Romina Beneventi is an Italian painter and illustrator of books for children. She’s been living in Tuscany for many years now, but she is actually from the South where her memories about her grandma’s house are still rooted. She likes to cook homemade food  and appreciate Italian culinary traditions.

What is pasta for a native Italian girl like you?

For a native italian, there is no doubt that pasta is a synonym of family, of home. It is like the feeling that everything is ok, that you are loved and safe. The first thing italians dream for after returning home from a travel abroad is to eat pasta. It is the same for me. I can stay without pasta for long periods if I am not in Italy. But the moment i’m back – until I eat my pasta dish I don’t feel like i’m really home.

And who taught you to cook it?

When my mother used to cook and I was not anymore a little kid (maybe between 9-11) , she asked me to help. In the beginning just putting the water to boil, after adding pasta in the water and so on, until  I learned the whole process. Actually “learn” is not the right word because it is something that you’ve seen throughout your whole childhood, twice a day and no one has to explain how to do something that you’ve been seeing daily for years.

Do you have an interesting story with pasta – a dream, an event, a memory…?

Until some years ago, in every italian family, the Sunday lunch (normally in grannie’s home)  was a very strong tradition. Every family had his own “holiday dish” that could be lasagne or some other home made pasta, depending on the peculiar regional traditions.

In my grandma’s house the tradition was to eat orecchiette and cannelloni. Both of them are home made pasta. Orecchiette is small hat-shaped and cannelloni is a tubular layer of pasta with ricotta inside, tomato sauce, meat and aromatic herbs, cooked in the oven.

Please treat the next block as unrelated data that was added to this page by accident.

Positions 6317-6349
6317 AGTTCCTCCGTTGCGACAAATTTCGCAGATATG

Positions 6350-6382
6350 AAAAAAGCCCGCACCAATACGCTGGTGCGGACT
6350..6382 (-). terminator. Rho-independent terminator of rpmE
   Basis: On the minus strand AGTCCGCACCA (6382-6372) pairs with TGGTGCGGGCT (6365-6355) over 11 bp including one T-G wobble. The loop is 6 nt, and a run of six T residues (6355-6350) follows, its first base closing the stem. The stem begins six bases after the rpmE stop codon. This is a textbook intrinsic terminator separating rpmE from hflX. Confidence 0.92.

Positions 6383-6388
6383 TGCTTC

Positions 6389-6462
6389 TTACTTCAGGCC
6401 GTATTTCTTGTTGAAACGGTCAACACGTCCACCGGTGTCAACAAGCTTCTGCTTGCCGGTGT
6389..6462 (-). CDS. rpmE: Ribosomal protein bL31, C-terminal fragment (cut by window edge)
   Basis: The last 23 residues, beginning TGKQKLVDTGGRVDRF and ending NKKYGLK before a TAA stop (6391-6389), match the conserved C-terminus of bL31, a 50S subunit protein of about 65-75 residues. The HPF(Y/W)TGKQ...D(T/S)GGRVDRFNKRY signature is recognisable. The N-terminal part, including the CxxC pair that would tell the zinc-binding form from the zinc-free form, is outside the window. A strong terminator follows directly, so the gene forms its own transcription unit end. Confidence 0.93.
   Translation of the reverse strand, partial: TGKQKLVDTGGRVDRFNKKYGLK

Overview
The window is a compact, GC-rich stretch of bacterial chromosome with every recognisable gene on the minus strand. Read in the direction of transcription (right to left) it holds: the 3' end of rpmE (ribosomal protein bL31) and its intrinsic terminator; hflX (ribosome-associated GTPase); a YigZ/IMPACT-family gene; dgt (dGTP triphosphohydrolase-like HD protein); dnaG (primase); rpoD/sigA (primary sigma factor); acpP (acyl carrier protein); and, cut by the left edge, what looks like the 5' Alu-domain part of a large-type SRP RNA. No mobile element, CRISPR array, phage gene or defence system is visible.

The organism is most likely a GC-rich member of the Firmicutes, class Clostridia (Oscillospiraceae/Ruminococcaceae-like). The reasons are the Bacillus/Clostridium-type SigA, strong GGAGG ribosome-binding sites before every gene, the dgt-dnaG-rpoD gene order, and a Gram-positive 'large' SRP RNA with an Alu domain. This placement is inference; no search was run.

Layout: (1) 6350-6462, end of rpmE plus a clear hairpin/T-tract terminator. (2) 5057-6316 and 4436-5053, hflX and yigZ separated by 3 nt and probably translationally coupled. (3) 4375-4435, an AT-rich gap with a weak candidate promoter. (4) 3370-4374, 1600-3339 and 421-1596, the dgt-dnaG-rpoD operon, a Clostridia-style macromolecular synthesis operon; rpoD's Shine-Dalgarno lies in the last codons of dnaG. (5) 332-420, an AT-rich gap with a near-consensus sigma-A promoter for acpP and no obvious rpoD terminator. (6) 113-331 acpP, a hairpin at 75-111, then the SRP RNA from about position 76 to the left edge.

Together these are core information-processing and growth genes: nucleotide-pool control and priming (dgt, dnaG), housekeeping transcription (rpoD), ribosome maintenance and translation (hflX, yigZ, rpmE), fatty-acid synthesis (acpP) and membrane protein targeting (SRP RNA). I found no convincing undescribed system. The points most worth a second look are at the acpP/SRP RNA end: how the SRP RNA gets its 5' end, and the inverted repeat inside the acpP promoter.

I remember how grandma used to wake up very very early in the morning, probably around 5:00, and she made the pasta dough. Then she started making the shape of orecchiette (it was the hardest part, they are not easy to make and it takes a lot of time). When me and my cousins, much later, woke up for breakfast (around 10-11) she was still there working and we could see all these small hats all along the big table. We used to be  between 20 and 30 relatives in the holidays in her house! Yes, a big family. Then she gave us pieces of the dough and we liked to play like with plasticine.

Was there anything you disliked?

I had my problems with cannelloni, because I didn’t like ricotta (nowadays too) and I was pushed to eat them. When I had the chance, I deceived my granny. For example I put my cannelloni in the plate of some of my cousins, or some of my uncles took from mine, of course in secrecy, otherwise my granny would have not be happy!

Thanks God there was orecchiette, too (which i liked a lot)! In my teenage years I made a deal with Granny: I will eat twice as more orecchiette and no cannelloni. But this was a compromise that I was able to make only as a teenager. As a kid I didn’t have the right to ask for compromises.

What is your favourite pasta recipe (maybe inspired by your childhood)?

My favourite pasta is Amatriciana, or Matriciana. Well, two names… and it is not a mistake or a linguistic variation. It is a war for pasta (we have many here). A war between Rome and the nearby small city Amatrice over the origin and the belonging of the original recipe. The inhabitants of Amatrice claim that the recipe belongs to their tradition and that it takes its name precisely from the city. But in Rome they will tell you that it is called Matrice, and it is not a recipe from Amatrice, but from Rome.

In many areas of Italy it is claimed that the amatriciana or matriciana should be prepared with bucatini or spaghetti. But in Rome, in a very old and traditional tavern on the ancient Appian Way, the innkeeper explained to me that the “right” pasta for that recipe is rigatoni. In short, the Italian tradition is made up of endless variations. Just move a few kilometers away and the same recipe becomes something different.

How should we choose shapes of pasta? Give us some criteria.

Some regional recipes ask for a specific type of pasta. For example in Bologna “Ragu'” demands tagliatelle, while in Tuscany Ragù is more frequently made with penne rigate or rigatoni. The preference of the shape, if it is not completely subjective, is in any case regional or even city-based.

Is it typical nowadays for italians to make home-made pasta?

Homemade pasta is a tradition that has survived to this day. Every region has its own pasta, for example in the South you find orecchiette, while in Emilia Romagna we are in the area of tortelli and cappelletti. In some regions the dough for homemade pasta is made with eggs, in other it is just flour and water (with a little bit of salt).